This review covers the three-disc Blu-ray set.
A desert scavenger (Daisy Ridley) and a rogue Stormtrooper (John Boyega) team up with Han Solo (Harrison Ford) and Chewbacca (Peter Mayhew) to discover the whereabouts of the missing Luke Skywalker (Mark Hamill). Also stars Carrie Fisher, Oscar Isaac, Anthony Daniels, and Adam Driver.
Directed by J.J. Abrams.
When Disney announced the greenlighting of Episode VII after purchasing Lucasfilm, fan excitement was tempered with the realization that the magic of the original trilogy likely could not be recaptured. We had good reason to worry: not even George Lucas himself could do it with the prequel trilogy. Even though I generally like the prequels, even I admit that their flaws ultimately do not put them in the same league as the original three. I remember walking out of The Phantom Menace in 1999 feeling totally underwhelmed, and I had a bad feeling going into Episode VII. And not the good kind of bad feeling either.
Thank God, The Force Awakens was a satisfying and immensely entertaining installment that revitalized the iconic film series. My childhood remained unmolested and giddy nostalgia for all things Star Wars swept the country and most of the civilized world. Under the direction of J.J. Abrams, and with a script co-authored by Lawrence Kasdan (who also wrote The Empire Strikes Back, Return of the Jedi, and Raiders of the Lost Ark), The Force Awakens strikes a familiar chord, while a new trio of heroes handily sets the franchise in a bold and fresh direction.
Indeed, the casting of Daisy Ridley, John Boyega, and Oscar Isaac could have been easily dismissed by cynics as multicultural, politically correct stunt-casting, but each delivered fantastic performances that bode well for the series moving forward. The casting of Daisy Ridley in particular was an inspired choice, capturing both the vulnerability and strength needed to make Rey an appealing heroine. Oscar Isaac (who had already established himself as a gifted actor) is sorely underused as Poe Dameron, and although John Boyega’s Finn can be a bit giddy at times, his appeal as a leading man is hard to deny. Of course, anyone who saw Attack The Block already knew that.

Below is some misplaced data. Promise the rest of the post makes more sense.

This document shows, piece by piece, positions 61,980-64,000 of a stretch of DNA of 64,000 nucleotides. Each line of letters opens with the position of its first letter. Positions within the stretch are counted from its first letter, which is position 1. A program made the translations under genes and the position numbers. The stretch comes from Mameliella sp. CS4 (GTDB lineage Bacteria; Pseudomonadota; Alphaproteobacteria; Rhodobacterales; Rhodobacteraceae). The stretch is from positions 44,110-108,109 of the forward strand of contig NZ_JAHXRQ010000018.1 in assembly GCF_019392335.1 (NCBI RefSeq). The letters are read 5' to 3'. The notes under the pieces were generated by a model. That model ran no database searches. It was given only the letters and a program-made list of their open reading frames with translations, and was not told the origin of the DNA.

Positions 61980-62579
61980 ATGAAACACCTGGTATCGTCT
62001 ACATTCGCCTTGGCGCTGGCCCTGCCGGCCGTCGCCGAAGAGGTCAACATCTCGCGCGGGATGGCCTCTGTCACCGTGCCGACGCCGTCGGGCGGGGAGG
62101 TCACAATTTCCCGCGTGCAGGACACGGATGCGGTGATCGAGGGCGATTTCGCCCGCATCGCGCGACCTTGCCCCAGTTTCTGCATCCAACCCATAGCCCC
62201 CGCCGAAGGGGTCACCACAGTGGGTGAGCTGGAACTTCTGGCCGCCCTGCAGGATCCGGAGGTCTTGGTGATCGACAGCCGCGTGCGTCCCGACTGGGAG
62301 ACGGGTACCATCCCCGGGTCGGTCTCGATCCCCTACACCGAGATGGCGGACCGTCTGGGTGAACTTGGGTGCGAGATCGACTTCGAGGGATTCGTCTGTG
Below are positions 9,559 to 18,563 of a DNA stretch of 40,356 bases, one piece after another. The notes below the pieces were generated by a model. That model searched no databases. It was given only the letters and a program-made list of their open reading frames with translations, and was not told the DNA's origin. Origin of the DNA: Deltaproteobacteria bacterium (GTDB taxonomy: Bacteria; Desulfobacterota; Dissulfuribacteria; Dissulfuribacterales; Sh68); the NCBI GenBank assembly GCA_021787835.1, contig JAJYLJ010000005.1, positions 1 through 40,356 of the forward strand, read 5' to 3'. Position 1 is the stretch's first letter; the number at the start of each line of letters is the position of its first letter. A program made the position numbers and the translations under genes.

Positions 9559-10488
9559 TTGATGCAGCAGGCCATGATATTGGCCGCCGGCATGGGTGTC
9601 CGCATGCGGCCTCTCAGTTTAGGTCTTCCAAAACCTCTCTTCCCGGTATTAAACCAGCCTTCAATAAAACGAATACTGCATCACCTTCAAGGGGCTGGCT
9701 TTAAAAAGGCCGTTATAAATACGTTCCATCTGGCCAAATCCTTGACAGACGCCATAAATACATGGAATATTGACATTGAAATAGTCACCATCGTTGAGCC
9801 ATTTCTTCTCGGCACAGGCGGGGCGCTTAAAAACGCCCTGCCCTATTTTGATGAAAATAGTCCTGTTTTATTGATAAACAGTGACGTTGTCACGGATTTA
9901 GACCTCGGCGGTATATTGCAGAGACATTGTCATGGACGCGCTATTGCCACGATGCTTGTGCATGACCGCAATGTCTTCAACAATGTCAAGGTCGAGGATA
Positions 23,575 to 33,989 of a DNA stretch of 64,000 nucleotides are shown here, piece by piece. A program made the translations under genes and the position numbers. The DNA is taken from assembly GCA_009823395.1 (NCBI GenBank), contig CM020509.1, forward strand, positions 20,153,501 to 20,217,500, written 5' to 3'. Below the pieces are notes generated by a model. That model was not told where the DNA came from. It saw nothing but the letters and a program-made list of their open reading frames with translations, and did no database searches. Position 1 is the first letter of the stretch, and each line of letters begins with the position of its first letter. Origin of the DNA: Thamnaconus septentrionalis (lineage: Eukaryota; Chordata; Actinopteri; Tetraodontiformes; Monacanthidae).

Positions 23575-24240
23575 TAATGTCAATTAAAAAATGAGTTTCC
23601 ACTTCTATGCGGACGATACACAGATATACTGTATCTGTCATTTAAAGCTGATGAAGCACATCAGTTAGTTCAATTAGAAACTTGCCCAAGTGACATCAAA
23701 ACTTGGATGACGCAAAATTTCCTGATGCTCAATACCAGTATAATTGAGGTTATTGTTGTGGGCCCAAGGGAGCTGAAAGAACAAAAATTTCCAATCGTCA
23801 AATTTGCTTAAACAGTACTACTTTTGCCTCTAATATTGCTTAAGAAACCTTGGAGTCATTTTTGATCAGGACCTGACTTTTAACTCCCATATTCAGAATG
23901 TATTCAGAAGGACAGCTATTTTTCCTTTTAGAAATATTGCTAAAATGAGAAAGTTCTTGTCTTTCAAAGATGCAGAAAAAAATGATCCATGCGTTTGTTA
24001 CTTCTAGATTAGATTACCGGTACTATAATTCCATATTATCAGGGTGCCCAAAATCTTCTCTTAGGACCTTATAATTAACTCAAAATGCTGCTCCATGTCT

The Force Awakens borrows quite liberally from A New Hope, not just in character archetypes, but in theme and structure. Settings look familiar, and even the use of a Death Star-like superweapon as a plot point seems a bit too convenient. Rather than drifting into lazy imitation, however, The Force Awakens uses original trilogy parallels to satisfy fans’ need for nostalgia and still set a new narrative direction.
It was a bit of a risk not to reunite the original cast on-screen for a final adventure, but the choice had a distinct purpose. As Abrams himself says in the making-of documentary included on the disc, The Force Awakens was never meant to be the story of Luke, Han, and Leia, but rather to introduce a new generation of heroes taking up the struggle. The film wonderfully ushers in these new characters with the help of Han Solo and Chewbacca, who serve as a welcome bridge connecting the new and old. With a wink and a nod, Harrison Ford easily slips back into the role that made him a star, and it is a fantastic performance.